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In Latin Prose Composition by John Arbuthnot Nairn (Cambridge UP, 1926; p. 5 of "Versions" section), I find the following as a translation of Shakespeare's "Friends, Romans, countrymen, lend me your ears":

Populus Romanus Quiritium, amicique et cives mei, benigne me attenteque audiatis.

Is this correct Latin? It seems to me that Populus Romanus Quiritium needs to be vocative. But Nairn was an eminent Latinist and I have not so far found any other errors in his book, and it's a little hard to believe that he would have made such an elementary blunder. I've searched for the phrase Populus Romanus Quiritium but have not been able to find it used in direct address (while on the other hand Cicero uses popule Romane in the vocative).

Is there any possible justification for the nominatives here?

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It does indeed look like direct address where the author forgot to use vocative, but it is not the only option. It is possible to read your sentence this way:

Listen to me kindly and carefully, as the Roman nation of citizens, as my friends and as my compatriots.

Viewed like this, the use of a nominative without any added words (like the English "as") is perfectly grammatical. This gives the sentence a different tone, but it says essentially the same thing as the English "Friends, Romans, countrymen, lend me your ears".

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  • Grammatically you're right of course (and this reading occurred to me too), but taking the phrase as an appositive nominative feels to me like a very unnatural reading. But maybe I'm wrong. I wonder if there any extant Roman orations which begin in a comparable way. – TKR Apr 27 '16 at 16:52
  • @TKR, it feels unusual but not unnatural to me, but I don't recall ever seeing such a long apposition before. I don't know if this meaning was intended, but I wanted to record this possibility here. Your last sentence would make a good question. – Joonas Ilmavirta Apr 27 '16 at 17:30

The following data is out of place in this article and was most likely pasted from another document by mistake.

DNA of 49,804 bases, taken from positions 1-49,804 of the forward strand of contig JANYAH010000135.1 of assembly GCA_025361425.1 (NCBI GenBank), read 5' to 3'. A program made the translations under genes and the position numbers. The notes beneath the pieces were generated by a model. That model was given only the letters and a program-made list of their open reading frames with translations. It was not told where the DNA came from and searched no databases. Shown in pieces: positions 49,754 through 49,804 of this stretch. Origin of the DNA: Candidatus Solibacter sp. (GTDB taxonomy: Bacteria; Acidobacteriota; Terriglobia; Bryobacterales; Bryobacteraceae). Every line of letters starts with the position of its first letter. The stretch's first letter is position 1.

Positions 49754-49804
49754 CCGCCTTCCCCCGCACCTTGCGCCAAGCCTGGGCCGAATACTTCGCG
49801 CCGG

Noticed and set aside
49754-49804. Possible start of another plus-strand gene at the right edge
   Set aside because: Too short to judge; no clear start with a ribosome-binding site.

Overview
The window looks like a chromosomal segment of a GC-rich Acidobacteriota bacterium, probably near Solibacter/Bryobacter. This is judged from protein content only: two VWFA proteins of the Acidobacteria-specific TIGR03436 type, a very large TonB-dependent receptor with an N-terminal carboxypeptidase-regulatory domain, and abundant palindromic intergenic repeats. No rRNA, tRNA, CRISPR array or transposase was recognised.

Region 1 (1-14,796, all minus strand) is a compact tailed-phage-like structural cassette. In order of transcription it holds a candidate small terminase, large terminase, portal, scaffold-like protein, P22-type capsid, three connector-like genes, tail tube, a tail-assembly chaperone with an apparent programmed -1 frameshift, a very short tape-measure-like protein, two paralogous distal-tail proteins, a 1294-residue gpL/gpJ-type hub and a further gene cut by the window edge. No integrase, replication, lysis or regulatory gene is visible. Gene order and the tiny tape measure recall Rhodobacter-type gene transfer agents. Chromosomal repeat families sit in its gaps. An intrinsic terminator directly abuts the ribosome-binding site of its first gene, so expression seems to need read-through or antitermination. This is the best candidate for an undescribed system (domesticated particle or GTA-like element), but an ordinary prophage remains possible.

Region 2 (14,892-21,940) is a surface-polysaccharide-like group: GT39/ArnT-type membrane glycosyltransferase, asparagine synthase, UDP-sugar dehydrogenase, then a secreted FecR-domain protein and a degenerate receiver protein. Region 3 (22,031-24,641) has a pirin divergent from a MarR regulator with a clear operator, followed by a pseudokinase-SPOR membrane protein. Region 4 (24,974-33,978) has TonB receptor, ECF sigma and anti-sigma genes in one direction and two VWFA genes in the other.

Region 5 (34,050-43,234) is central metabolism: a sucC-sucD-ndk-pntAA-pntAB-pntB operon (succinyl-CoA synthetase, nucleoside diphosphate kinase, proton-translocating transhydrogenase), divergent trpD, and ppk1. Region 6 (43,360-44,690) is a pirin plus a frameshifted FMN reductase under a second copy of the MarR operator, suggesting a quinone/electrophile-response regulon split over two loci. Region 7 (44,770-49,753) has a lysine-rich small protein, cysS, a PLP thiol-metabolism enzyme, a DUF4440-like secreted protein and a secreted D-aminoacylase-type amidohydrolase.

• But an appositive takes the case of the word it is apposed to—doesn't it?—, which would be an elliptical vocative here, so even in apposition I'd expect a vocative. However, I seem to remember that a "nominativus pro vocativo" was possible...not 100% sure, though, nor in which language this should be possible. – Cerberus Apr 28 '16 at 1:04
  • @Cerberus, my understanding is that an apposition never takes vocative; if it modifies a vocative, it is in nominative. I could be mistaken, though. – Joonas Ilmavirta Apr 28 '16 at 6:44
  • @Cerberus, I made that into a new question to ask if my interpretation of such use of vocative is correct. – Joonas Ilmavirta Apr 28 '16 at 10:32
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(I would leave this as a comment but it's too long, so.)

For what it's worth, there seem to be two translations of Julius Caesar into Latin, and both are useless for determining what's "correct" here, since they use plural nouns, which would be the same whether nominative or vocative. One, from 1856, is by Henry Denison; the relevant lines are rendered:

Amici, Cives, Quirites, commodate mihi aliquantisper aures vestras: adsum ut efferam Cæsarem, non ut laudem.

The other, from an 1899 issue of Praeco Latinus edited by Arcadius Avellanus, is by C. W. Goodchild; there they are rendered:

Romani, amici, cives, auscultate mihi;
Venio sepultum non laudatum Cæsarem.

Avellanus was a native Latin speaker, but I don't know the extent to which he futzed with his writers' material in the Praeco Latinus. Of Denison and Goodchild, alas, I know nothing, so I'm not in a position to comment on the quality of their translations, but I will say that commodate mihi aures vestras, though a literally exact translation of the English, feels far too metaphoric for Latin, which tends to be a very concrete language.

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This question has now been answered by Cerberus, though his answer was posted in regard to a different (related) question. It seems that there are examples from Livy and Lucan (at least) of the form populus being used as a vocative (though popule is also attested). So Nairn is justified.

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